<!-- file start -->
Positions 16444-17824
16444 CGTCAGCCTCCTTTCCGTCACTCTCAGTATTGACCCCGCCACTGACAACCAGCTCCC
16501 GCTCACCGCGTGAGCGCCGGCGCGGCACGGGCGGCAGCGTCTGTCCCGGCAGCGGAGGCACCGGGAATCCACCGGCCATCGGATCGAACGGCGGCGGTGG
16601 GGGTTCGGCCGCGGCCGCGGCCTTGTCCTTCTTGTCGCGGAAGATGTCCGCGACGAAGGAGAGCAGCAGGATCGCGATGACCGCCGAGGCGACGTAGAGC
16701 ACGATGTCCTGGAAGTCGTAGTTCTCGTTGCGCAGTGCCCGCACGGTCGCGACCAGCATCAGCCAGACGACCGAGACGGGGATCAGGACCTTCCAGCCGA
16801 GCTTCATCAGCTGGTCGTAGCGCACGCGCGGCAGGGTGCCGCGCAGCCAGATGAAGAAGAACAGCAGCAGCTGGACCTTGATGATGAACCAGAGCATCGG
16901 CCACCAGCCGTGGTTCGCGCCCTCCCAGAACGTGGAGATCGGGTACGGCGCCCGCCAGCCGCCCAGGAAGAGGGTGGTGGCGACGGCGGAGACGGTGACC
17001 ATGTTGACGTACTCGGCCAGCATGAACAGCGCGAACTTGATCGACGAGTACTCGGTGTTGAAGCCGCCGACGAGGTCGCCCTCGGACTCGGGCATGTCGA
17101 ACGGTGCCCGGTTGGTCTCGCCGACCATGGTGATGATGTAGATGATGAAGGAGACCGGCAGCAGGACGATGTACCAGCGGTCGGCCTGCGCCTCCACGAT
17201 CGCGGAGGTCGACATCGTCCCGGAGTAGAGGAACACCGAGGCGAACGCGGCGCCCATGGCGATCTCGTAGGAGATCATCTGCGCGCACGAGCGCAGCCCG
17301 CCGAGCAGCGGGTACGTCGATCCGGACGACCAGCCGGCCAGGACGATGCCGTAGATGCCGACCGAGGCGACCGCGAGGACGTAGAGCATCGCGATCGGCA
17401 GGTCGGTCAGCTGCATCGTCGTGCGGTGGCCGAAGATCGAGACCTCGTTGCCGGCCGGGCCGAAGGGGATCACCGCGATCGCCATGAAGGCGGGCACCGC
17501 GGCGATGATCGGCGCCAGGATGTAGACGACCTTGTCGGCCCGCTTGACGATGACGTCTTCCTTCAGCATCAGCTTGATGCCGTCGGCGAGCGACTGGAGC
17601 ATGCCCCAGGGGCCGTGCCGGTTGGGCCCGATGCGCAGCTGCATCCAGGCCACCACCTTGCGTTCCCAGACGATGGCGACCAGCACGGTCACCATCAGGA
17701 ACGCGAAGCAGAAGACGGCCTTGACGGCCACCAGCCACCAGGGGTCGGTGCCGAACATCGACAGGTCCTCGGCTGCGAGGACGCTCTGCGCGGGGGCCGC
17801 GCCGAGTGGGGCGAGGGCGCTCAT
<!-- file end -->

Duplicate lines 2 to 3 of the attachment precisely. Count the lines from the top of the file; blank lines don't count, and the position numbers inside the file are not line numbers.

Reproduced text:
16444 CGTCAGCCTCCTTTCCGTCACTCTCAGTATTGACCCCGCCACTGACAACCAGCTCCC
16501 GCTCACCGCGTGAGCGCCGGCGCGGCACGGGCGGCAGCGTCTGTCCCGGCAGCGGAGGCACCGGGAATCCACCGGCCATCGGATCGAACGGCGGCGGTGG